France pensions


The French government has pushed through controversial plans to raise the country’s retirement age from 62 to 64, a move that could fuel weeks of protests across the country.

French President Emmanuel Macron will invoke special constitutional powers to pass a proposed pension reform bill, Prime Minister Elisabeth Bourne announced Thursday in the National Assembly, which has yet to vote on the proposal.

“We can’t bet on the future of our pensions,” Bourne said to jeers and chants from lawmakers. “This reform is necessary.”

France’s Labor Party called for new demonstrations after Bourne’s announcement, with several thousand people gathering in Paris’ Place de la Concorde and several other French cities on Thursday night.

“Applying [constitutional article] 49.3, the government shows it does not have the majority to approve a two-year extension of the legal retirement age,” tweeted Laurent Berger, head of the CFDT, one of the unions leading the protests.

CGT union leader Philippe Martinez also called for more strikes and protests, according to CNN affiliate BFMTV.

Since mid-January, France has regularly held mass protests, with millions of people turning out to voice their opposition to the government’s plan. Mass strikes have hit transport and education, while uncollected rubbish has piled up on the streets in the capital, Paris.

The government insists that the reforms are necessary so that the finances of the pension system are not left open in the coming years.

“The goal is to balance the accounts without raising taxes or cutting pensions. Different options are on the table, but all include raising the retirement age,” government spokesman Olivier Verand told reporters in January, according to Reuters.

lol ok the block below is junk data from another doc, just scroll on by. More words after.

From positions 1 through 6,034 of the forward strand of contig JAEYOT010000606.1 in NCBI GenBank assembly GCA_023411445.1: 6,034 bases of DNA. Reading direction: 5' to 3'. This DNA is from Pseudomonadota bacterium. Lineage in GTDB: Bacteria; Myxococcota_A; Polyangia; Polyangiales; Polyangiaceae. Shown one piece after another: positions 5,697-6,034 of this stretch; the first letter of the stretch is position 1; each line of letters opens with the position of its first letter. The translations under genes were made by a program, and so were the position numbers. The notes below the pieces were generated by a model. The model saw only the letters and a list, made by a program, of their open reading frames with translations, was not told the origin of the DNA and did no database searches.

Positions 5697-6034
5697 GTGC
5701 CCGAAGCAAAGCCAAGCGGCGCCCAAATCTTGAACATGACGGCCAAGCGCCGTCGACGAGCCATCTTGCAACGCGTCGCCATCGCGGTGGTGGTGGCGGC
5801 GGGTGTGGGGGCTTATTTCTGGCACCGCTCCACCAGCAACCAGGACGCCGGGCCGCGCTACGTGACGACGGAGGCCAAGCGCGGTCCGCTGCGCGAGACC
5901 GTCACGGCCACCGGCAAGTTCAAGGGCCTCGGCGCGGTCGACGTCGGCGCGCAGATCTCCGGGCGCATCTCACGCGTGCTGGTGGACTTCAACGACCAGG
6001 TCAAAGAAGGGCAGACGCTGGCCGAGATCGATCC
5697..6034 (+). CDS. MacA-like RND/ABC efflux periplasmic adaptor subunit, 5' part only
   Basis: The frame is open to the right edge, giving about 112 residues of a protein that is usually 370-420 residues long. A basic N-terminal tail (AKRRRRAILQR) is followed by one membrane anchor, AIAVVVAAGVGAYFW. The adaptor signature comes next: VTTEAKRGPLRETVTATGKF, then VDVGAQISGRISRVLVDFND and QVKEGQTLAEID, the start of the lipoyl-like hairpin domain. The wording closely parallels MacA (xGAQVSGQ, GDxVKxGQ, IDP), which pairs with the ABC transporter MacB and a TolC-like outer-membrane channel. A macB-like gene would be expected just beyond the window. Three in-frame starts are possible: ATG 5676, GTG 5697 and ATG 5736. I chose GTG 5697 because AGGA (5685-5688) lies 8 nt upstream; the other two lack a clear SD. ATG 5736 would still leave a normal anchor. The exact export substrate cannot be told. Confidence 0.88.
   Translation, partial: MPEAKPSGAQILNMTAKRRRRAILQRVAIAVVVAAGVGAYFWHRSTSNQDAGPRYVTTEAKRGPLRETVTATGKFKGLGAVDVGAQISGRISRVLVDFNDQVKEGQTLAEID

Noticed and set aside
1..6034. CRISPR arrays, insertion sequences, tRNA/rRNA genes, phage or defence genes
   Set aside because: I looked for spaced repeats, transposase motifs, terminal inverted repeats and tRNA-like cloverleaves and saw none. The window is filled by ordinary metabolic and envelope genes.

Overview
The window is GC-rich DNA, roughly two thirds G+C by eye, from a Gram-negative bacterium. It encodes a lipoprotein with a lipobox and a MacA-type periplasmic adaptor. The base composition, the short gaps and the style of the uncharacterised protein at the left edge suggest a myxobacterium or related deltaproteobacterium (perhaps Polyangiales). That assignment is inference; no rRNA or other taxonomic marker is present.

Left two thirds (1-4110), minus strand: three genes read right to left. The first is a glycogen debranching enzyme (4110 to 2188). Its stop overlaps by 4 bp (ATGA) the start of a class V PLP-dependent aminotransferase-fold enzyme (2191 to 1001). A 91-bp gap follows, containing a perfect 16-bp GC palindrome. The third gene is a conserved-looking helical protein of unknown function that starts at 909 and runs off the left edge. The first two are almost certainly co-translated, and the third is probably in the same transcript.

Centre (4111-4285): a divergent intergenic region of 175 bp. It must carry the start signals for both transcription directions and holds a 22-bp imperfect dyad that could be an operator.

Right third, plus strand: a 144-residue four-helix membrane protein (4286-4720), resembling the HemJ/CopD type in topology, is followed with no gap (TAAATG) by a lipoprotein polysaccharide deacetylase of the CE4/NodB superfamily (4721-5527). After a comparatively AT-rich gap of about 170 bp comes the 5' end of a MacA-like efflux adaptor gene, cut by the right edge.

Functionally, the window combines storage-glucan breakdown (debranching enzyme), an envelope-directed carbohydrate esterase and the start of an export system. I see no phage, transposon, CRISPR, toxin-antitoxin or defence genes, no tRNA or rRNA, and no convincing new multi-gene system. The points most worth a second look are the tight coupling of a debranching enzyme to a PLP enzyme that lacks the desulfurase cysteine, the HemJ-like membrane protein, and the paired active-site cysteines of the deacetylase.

The pension reform bill passed the French Senate earlier Thursday but was not expected to pass the National Assembly, the lower house of the country’s parliament, where lawmakers were due to vote this afternoon.

The session adjourned early for Bourne’s statement. Lawmakers were caught in chaotic scenes as he explained the government’s decision, struggling to be heard as lawmakers sang the French national anthem “La Marseillaise” and others held signs reading “No to 64 years”.

Bourne also criticized far-right lawmakers in the lower house for not supporting the legislation.

Marine Le Pen, leader of the far-right “National Rally” party, called on the prime minister to resign.

“After the slap the Prime Minister herself gave to the French by forcing a reform they don’t want, I think Elizabeth Bourne should go,” Le Pen tweeted Thursday.

Plans to raise the retirement age have sparked widespread protests

Pension reform in France, where the right to retire on a full pension at age 62 is deeply valued, is always a highly sensitive issue, and even more so when social discontent is growing over the rising cost of living.

But with one of the lowest retirement ages in the industrialized world, France also spends more on pensions than most other countries, at almost 14% of economic output, according to the Organization for Economic Co-operation and Development.

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